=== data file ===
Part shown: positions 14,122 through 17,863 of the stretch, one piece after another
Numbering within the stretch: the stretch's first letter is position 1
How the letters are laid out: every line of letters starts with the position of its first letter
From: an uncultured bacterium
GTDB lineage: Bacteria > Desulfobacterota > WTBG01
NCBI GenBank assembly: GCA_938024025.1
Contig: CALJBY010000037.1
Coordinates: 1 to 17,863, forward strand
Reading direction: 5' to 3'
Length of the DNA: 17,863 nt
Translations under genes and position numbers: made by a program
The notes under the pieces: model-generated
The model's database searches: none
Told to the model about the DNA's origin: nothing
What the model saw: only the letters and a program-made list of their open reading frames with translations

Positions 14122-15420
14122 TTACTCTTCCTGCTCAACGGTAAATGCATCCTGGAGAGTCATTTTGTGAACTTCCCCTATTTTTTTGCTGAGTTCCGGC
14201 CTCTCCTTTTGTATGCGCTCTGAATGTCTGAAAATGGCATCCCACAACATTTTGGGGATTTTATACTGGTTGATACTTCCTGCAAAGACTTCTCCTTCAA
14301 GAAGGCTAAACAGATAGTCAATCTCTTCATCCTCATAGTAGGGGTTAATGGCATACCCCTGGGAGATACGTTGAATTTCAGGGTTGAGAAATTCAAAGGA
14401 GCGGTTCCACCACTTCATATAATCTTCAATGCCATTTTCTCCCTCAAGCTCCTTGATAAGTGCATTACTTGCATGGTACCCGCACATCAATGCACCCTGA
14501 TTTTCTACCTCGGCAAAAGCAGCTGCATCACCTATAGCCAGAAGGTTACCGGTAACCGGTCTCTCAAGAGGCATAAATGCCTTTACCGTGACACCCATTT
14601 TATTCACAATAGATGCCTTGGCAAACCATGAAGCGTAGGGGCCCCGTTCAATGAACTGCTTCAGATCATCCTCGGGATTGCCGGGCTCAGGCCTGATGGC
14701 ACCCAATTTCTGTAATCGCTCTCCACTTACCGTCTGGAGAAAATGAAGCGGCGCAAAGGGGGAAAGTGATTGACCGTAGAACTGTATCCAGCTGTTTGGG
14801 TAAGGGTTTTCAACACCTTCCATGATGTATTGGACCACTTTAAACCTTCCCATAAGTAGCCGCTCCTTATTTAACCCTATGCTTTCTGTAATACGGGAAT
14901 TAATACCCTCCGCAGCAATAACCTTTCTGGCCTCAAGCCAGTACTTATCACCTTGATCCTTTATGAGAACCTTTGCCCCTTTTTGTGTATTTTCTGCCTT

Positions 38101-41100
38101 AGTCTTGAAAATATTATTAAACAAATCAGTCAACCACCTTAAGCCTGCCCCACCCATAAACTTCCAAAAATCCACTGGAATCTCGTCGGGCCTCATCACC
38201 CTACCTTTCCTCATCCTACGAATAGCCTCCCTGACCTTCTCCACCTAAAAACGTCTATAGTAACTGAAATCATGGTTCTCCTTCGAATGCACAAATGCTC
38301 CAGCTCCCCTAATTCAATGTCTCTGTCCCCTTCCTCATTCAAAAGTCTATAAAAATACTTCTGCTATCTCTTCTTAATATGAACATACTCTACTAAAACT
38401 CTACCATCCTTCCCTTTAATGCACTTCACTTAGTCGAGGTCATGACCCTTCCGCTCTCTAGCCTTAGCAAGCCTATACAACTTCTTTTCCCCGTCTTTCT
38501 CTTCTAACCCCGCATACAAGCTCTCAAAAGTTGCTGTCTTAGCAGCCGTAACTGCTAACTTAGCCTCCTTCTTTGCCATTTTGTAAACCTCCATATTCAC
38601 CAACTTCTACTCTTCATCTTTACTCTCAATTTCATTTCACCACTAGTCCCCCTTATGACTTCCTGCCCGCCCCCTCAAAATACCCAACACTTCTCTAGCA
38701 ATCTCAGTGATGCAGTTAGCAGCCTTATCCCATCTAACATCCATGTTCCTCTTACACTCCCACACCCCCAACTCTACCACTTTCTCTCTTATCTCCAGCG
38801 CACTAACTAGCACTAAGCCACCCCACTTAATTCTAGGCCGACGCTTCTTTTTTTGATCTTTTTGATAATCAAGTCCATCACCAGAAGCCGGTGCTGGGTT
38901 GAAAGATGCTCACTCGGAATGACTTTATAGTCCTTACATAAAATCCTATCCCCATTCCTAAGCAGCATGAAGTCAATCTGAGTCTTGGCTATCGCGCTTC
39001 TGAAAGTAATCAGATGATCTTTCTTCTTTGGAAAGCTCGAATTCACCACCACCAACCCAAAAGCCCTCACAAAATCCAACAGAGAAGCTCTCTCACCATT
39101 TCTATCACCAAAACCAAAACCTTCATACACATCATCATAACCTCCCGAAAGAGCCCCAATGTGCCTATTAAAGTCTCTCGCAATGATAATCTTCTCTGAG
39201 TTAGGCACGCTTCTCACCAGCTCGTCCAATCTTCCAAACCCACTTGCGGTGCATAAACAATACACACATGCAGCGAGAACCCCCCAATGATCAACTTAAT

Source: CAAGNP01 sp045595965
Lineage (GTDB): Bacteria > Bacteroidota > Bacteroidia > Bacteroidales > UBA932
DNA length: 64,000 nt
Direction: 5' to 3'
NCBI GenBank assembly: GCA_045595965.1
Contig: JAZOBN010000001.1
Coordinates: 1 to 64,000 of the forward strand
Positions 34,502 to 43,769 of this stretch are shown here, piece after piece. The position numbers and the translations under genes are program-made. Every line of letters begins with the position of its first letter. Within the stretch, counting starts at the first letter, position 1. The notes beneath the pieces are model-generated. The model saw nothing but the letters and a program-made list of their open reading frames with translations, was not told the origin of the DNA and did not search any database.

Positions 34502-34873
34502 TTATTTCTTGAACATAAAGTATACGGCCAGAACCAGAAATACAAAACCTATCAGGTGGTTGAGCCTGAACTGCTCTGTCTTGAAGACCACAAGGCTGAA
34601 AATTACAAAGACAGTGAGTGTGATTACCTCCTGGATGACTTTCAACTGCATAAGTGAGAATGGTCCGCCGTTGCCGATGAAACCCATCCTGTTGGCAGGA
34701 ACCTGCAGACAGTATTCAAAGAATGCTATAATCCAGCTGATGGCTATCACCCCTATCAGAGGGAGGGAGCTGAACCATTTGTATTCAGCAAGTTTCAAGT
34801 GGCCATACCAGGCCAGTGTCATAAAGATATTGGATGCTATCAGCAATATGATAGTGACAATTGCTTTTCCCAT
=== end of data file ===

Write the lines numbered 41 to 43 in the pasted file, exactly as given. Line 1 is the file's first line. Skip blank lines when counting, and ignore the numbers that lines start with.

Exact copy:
DNA length: 64,000 nt
Direction: 5' to 3'
NCBI GenBank assembly: GCA_045595965.1